2013 Spring Issue 5 (May 10, 2013)
“It’s a small world after all. It’s a small, small world…” Indeed, it did feel like a small world at the Weitz Center for Creativity on Saturday, May 4, as exotic music and enticing aromas from various nations and cultures marked Carleton’s annual International Festival.
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On Tuesday, April 30, a photography and film exhibit entitled “in.visible” opened in Weitz 226. The exhibit is an artistic representation of the stories of five women who are survivors of sexual abuse.
As one of Carleton’s more valuable yet often-underused resources, the Career Center is constantly looking for ways to better serve the student body. Last Friday, all new Career Advisers gathered in Leighton 304 to share their visions of the Career Center’s future, and make suggestions for how the Career Center can improve.
Dr. Sherry Gray, the coordinator of the Global Policy Area at the University of Minnesota’s Humphrey School of Public Affairs, visited Carleton on May 2 to discuss the growing concerns surrounding North Korea and its nuclear program.
On Monday, May 6, 14 students and 12 faculty and staff members convened in the Weitz Center for a day-long conference entitled “Reconceiving the Secular Liberal Arts.” The conference was sponsored by the Teagle Foundation, a foundation that strives to be an influential national voice and a catalyst for change in higher education by improving undergraduate student learning in the arts and sciences.
Asian-Hawaiian journalist and music critic Jeff Chang delivered a convocation talk last Friday on the significance of hip-hop music as a cultural music. More than just an influential and expressive art form, hip-hop became a worldview for millions.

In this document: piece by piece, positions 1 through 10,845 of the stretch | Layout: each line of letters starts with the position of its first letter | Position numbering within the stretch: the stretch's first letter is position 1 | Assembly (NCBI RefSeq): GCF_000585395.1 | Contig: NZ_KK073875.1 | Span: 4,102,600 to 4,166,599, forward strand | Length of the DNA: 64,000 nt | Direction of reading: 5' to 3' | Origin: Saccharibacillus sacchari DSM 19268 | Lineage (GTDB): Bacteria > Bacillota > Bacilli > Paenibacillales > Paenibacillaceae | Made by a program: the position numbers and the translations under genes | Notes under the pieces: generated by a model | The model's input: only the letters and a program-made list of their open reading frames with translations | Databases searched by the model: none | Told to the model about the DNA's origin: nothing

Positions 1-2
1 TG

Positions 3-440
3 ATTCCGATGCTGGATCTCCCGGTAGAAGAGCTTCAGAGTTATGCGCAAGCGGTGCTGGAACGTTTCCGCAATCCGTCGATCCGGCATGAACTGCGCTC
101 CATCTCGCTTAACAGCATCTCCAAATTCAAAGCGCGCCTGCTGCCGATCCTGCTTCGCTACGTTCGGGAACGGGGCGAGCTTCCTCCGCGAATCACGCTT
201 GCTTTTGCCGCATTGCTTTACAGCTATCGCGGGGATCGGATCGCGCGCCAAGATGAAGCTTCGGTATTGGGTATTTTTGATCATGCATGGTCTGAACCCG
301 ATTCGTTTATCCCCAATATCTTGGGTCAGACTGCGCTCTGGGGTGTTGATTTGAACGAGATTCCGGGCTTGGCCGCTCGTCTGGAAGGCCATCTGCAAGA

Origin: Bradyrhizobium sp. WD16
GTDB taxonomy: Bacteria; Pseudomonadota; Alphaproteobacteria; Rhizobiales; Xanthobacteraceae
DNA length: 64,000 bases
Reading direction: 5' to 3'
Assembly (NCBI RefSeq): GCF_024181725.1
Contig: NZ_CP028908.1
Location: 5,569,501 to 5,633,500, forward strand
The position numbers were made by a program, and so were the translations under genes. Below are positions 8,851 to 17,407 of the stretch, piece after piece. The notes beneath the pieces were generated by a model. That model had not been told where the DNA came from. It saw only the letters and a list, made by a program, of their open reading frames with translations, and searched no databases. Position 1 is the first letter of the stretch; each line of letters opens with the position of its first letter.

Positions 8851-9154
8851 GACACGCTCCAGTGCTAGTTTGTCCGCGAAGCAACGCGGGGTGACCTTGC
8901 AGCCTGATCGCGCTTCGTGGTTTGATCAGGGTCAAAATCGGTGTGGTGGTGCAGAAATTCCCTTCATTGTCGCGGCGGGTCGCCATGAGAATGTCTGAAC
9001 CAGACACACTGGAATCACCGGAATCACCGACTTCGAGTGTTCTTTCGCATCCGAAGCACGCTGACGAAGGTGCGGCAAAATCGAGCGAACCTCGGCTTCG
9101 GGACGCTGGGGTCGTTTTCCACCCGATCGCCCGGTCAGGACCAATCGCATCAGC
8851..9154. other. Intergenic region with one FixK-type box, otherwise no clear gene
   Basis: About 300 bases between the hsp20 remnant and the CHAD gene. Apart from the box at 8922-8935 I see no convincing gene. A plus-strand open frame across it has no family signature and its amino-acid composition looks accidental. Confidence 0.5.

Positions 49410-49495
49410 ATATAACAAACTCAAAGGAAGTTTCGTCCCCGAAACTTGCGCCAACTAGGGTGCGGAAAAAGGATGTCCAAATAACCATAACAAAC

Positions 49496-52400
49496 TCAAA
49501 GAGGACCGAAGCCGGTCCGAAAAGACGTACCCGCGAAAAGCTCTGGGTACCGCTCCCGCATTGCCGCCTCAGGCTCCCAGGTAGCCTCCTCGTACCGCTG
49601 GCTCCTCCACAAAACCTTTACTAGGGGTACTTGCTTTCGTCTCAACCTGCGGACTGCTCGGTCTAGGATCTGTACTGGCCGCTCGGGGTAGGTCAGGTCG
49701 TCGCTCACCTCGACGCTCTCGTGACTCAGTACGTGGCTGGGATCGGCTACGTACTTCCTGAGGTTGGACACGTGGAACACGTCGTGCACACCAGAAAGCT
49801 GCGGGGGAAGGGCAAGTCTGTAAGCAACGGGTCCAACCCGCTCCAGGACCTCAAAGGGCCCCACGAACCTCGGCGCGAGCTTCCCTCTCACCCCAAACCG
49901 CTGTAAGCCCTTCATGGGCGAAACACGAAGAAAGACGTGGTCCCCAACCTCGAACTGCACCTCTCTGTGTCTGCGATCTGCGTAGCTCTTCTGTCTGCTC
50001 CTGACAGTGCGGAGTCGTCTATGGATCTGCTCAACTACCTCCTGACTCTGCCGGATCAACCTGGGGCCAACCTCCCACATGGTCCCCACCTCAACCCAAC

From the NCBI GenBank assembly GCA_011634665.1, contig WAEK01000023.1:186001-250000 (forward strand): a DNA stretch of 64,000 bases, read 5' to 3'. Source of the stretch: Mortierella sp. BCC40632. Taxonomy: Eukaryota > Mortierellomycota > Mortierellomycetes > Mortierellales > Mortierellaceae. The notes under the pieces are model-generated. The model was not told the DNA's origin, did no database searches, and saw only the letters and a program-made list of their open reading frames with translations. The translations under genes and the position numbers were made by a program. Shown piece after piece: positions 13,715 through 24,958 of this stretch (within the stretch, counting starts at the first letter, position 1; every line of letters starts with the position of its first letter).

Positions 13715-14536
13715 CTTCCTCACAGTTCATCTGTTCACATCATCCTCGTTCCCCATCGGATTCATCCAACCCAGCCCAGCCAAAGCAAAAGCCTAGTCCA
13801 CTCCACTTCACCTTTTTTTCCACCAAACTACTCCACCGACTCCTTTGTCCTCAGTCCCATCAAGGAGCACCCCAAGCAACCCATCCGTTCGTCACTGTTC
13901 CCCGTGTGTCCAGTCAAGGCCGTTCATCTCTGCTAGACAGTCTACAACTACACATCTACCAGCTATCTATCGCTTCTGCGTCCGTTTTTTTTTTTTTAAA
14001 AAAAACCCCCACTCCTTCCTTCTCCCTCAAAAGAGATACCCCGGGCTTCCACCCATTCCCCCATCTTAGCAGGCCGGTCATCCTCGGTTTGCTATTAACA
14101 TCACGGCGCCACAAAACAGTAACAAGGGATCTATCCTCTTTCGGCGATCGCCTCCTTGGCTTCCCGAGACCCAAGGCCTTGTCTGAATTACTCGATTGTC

Carleton junior Courtney Dufford has been awarded the Udall Scholarship, making her one of only 50 individuals to receive the award nationwide. Dufford, a political science and environmental studies major, was selected from a pool of 488 candidates nominated by 230 colleges and universities.
Carleton’s schedule has varied throughout the years: in the past, for instance, Carleton has had no common time and classes on Saturday. In the future, however, Carleton may have a new schedule, depending on the opinions of students and faculty.
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One of the best seasons in Carleton College women’s golf history ended one step short of the goal, as the NCAA Championships field was announced without including any Knights.
The Carleton College softball team took part in the MIAC Playoffs for the first time on Friday. The Knights were the No. 9 seed in field and opened pool play with an 11-2 triumph over fourth-seeded Saint Mary’s University. Carleton could not hold a late lead against No. 5 seed Gustavus Adolphus College and was unable to advance out of the pool play stage.
After a dramatic comeback 5-4 victory over University of St. Thomas during the semifinal round, the Carleton College men’s tennis team did not have enough magic left and saw its season come to an end with an 8-1 loss to national No. 18 Gustavus Adolphus College in the finals of the MIAC Playoffs.
The season came to a close for the Carleton College baseball teams following a pair of losses to Saint Mary’s University. The Knights let a late lead slip away in a 6-4 game one setback, then watched a final-frame rally come up just short in dropping game two, 5-4.
Back-to-back champs! The Carleton College women’s tennis team successfully defended its MIAC Playoff title from a year ago by posting a 5-1 victory against Gustavus Adolphus College and a 5-0 triumph over University of St. Thomas.
View all items in Viewpoint.
Here at Carleton we live less than 30 miles away from Prairie Island, one of 52 nuclear power plants in the U.S. In fact, 40% of the U.S. population lives within 50 miles of a nuclear power plant, putting them at risk in the event of a nuclear disaster.
I’ll admit it: I’m a disgruntled jobseeker. I came to Carleton four years ago with a few suitcases and big dreams for the future. Like many of those around me, I didn’t know what I was going to study, but the course catalog was my oyster, and I was ready to go shucking.
Today, while completing layout, I turned on Yahoo to discover that the Minnesota House had approved a bill to legalize gay marriage in the state of Minnesota. This is quite the turnaround, considering that about six months ago, an amendment to ban gay marriage completely was at the ballot box.